Skip to main content
Chemistry LibreTexts

16.6: Henry's Law and the Hypothetical One-molal Standard State

  • Page ID
  • When the solution is dilute, it is often convenient to use the molality of the solute rather than its mole fraction. We define the molality as the number of moles solute, \(A\), per kilogram of solvent, \(B\). We use \({\underline{m}}_A\) to represent the molality of \(A\) and \(\overline{M}_B\) to represent the gram-molar mass of \(B\). A solution that contains \(n_A\) and \(n_B\) moles of \(A\) and \(B\), respectively, contains a mass of solvent given in kilograms by

    \[m_B=\frac{n_B\overline{M}_B}{1000}\nonumber \]

    Then the molality of \(A\) is

    \[{\underline{m}}_A=\frac{n_A}{m_B}=\frac{1000n_A}{\overline{M}_Bn_B}\nonumber \]

    so that

    \[n_A=\frac{{\underline{m}}_An_B\overline{M}_B}{1000} \nonumber\]

    The mole fraction of A is given by

    \[y_A=\frac{n_A}{n_A+n_B}=\frac{{\underline{m}}_A\overline{M}_B}{{\underline{m}}_A\overline{M}_B+1000}\nonumber \]

    In dilute solution, where \(n_A\ll n_B\) and \({\underline{m}}_A\overline{M}_B\ll 1000\), the mole fraction and molality of the solute are related by

    \[y_A\approx \left(\frac{\overline{M}_B}{1000}\right){\underline{m}}_A\nonumber \] (dilute solution)

    Using this approximation, assuming that solute \(A\) obeys Henry’s law and that gas \(A\) behaves ideally, we have

    \[\begin{align*} \mu_A\left(P, \underline{m}_A \right)=\mu_A\left(P,y_A,y_B\right)=\mu_A\left(g,P,x_A,x_B\right) &= \Delta_fG^o\left(A, {HIG}^o\right)+RT \ln \left[\frac{x_AP}{P^o}\right] \\[4pt]&= \Delta_fG^o\left(A,{HIG}^o\right)+RT \ln \left[\frac{{\kappa_Ay}_A}{P^o}\right] \\[4pt]&= \Delta_fG^o\left(A,{HIG}^o\right)+RT \ln \left[\frac{\kappa_A\overline{M}_B}{{1000P}^o}\right] + RT \ln \underline{m}_A\end{align*}\]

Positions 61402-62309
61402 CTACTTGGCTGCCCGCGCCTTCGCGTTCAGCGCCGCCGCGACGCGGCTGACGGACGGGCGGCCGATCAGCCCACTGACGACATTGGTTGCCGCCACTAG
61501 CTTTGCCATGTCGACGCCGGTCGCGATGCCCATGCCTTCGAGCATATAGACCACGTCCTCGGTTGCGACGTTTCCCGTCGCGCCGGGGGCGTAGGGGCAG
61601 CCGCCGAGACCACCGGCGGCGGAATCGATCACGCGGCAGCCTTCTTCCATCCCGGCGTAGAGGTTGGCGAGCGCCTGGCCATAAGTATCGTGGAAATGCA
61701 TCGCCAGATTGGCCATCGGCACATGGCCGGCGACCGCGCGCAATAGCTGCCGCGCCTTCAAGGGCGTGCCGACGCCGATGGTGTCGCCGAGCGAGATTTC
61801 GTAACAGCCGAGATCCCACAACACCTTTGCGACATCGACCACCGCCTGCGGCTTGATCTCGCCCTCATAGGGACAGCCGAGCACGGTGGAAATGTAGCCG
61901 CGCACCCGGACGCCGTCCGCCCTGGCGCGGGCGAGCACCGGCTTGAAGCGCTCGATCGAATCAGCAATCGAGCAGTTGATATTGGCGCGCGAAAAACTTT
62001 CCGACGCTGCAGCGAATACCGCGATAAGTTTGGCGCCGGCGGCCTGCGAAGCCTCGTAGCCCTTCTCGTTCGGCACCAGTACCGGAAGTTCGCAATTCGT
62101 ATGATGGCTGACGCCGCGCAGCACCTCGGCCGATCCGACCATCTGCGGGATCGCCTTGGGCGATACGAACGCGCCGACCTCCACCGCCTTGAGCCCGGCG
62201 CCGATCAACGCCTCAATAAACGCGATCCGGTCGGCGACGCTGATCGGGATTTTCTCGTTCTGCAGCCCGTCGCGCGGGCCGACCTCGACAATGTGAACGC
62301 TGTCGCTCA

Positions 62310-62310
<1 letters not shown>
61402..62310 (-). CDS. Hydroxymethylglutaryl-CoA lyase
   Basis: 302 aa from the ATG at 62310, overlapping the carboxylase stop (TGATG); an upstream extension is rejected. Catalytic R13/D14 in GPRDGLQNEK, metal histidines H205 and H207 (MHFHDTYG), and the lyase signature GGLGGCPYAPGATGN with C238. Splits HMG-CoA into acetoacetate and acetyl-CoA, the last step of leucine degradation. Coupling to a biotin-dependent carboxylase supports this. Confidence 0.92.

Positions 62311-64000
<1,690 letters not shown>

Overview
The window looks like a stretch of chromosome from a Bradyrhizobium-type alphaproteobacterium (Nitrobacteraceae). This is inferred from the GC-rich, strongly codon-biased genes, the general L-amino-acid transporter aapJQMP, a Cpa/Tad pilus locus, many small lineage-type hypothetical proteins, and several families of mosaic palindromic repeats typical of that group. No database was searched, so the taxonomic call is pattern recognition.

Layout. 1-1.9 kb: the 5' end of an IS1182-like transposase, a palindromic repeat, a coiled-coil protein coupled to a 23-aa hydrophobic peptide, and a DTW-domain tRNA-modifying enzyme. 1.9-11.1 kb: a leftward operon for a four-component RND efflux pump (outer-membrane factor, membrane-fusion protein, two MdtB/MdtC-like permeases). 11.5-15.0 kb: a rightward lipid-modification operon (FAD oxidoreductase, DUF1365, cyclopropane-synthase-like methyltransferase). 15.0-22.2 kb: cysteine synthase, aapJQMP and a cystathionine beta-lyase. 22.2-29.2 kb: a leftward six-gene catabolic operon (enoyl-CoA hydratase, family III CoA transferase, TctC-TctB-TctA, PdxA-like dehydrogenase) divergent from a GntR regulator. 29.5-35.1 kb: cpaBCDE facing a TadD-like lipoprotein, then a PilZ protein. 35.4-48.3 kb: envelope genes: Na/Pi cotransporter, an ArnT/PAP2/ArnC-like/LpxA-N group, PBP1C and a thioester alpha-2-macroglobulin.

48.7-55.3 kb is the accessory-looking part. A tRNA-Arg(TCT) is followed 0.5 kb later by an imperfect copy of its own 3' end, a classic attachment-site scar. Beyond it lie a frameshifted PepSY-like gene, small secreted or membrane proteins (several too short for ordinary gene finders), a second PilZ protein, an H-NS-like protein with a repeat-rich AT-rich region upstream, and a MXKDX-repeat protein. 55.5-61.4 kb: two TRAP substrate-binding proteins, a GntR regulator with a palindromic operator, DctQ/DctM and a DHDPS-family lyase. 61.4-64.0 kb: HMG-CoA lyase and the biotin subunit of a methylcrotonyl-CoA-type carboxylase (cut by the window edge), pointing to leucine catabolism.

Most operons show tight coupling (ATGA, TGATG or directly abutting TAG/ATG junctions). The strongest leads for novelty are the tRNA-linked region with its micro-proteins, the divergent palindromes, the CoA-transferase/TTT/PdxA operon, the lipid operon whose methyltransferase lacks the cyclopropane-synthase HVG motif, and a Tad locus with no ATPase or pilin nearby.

(solute \(A\) obeys Henry’s law)

    When Henry’s law is not obeyed over the composition range of interest, it is often convenient to choose the standard state of the solute to be a one-molal solution of a hypothetical substance that obeys Henry’s law with the Henry’s law constant \(\kappa_A\). Then the activity of this solution is unity, and its chemical potential is the chemical potential of \(A\) in this hypothetical standard state. Letting this standard-state chemical potential be \({\widetilde\mu}^o_A\left(Hyp\ 1\ \underline{m}\mathrm{\ solute},P\right)\), we have

    \[{\widetilde\mu}^o_A\left(Hyp\ 1\ \underline{m}\mathrm{\ solute},P\right)=\Delta_fG^o\left(A,{HIG}^o\right)+RT{ \ln \left[\frac{\kappa_A\overline{M}_B}{{1000P}^o}\right]\ }\nonumber \]

    The chemical potential of a substance that satisfies Henry’s law is

    \[\mu_A\left(HL,P,{\underline{m}}_A\right)={\widetilde\mu}^o_A\left(Hyp\ 1\ \underline{m}\mathrm{\ solute},P\right)+RT{ \ln {\underline{m}}_A\ }\nonumber \]

    If A behaves as an ideal gas and the solution is dilute (\({\underline{m}}_A\overline{M}_B\ll 1000\)), but \({\underline{m}}_A\) is above the range in which Henry’s law is obeyed, we introduce the Henry’s law activity coefficient, \({\gamma }_A={{\tilde{a}}_A}/{{\underline{m}}_A}\), to measure the departure of the real solution behavior from that predicted by Henry’s law. Then the chemical potential of \(A\) in any solution is

    \[\mu_A\left(P,{\underline{m}}_A\right)={\widetilde\mu}^o_A\left(Hyp\ 1\ \underline{m}\mathrm{\ solute},P\right)+RT{ \ln {\tilde{a}}_A\ }={\widetilde\mu}^o_A\left(Hyp\ 1\ \underline{m}\mathrm{\ solute},P\right)+RT{ \ln {\underline{m}}_A{\gamma }_A\ }={\widetilde\mu}^o_A\left(Hyp\ 1\ \underline{m}\mathrm{\ solute},P\right)+RT{ \ln {\gamma }_A\ } + RT{ \ln {\underline{m}}_A\ }\nonumber \] and the logarithm of the activity coefficient measures the difference between the chemical potential of the real solute and that of a solute that obeys Henry’s law over an extended concentration range:

    \[{ \ln {\gamma }_A\ }=\frac{\mu_A\left(P,{\underline{m}}_A\right)-\mu_A\left(HL,P,{\underline{m}}_A\right)}{RT}\nonumber \]

    In Section 16.19, we consider the determination of Henry’s law-based activity coefficients further.